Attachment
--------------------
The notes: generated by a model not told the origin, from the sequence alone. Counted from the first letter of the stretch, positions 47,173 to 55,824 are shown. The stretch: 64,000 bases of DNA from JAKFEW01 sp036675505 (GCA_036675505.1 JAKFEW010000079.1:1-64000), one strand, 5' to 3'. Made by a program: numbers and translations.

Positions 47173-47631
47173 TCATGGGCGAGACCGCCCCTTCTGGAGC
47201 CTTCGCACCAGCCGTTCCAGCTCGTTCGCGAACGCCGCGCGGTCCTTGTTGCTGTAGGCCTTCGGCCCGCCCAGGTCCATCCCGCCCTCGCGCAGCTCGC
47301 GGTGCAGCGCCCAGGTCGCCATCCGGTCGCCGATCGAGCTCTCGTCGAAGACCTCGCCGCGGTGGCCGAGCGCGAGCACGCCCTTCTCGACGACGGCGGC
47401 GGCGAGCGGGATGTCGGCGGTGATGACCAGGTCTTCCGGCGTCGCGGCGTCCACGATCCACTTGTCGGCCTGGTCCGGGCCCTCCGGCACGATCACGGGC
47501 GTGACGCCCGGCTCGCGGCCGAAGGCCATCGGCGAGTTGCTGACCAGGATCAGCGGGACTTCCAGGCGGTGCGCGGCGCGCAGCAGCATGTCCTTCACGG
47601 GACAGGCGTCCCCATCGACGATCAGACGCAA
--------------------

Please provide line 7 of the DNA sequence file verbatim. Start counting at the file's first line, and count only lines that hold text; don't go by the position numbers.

47501 GTGACGCCCGGCTCGCGGCCGAAGGCCATCGGCGAGTTGCTGACCAGGATCAGCGGGACTTCCAGGCGGTGCGCGGCGCGCAGCAGCATGTCCTTCACGG